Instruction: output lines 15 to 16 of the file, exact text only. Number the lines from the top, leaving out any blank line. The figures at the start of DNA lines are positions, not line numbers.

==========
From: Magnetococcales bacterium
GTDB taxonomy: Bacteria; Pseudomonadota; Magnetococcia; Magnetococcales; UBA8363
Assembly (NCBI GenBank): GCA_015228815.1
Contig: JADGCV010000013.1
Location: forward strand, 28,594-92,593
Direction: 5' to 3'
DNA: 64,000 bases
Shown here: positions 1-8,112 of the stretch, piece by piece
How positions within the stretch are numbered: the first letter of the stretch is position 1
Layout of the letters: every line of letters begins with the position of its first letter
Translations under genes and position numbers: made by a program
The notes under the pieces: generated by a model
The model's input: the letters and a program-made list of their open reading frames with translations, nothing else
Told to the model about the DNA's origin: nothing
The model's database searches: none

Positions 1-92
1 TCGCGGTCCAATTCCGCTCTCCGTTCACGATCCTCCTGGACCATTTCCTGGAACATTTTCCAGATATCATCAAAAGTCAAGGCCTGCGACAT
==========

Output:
The model's database searches: none

Positions 1-92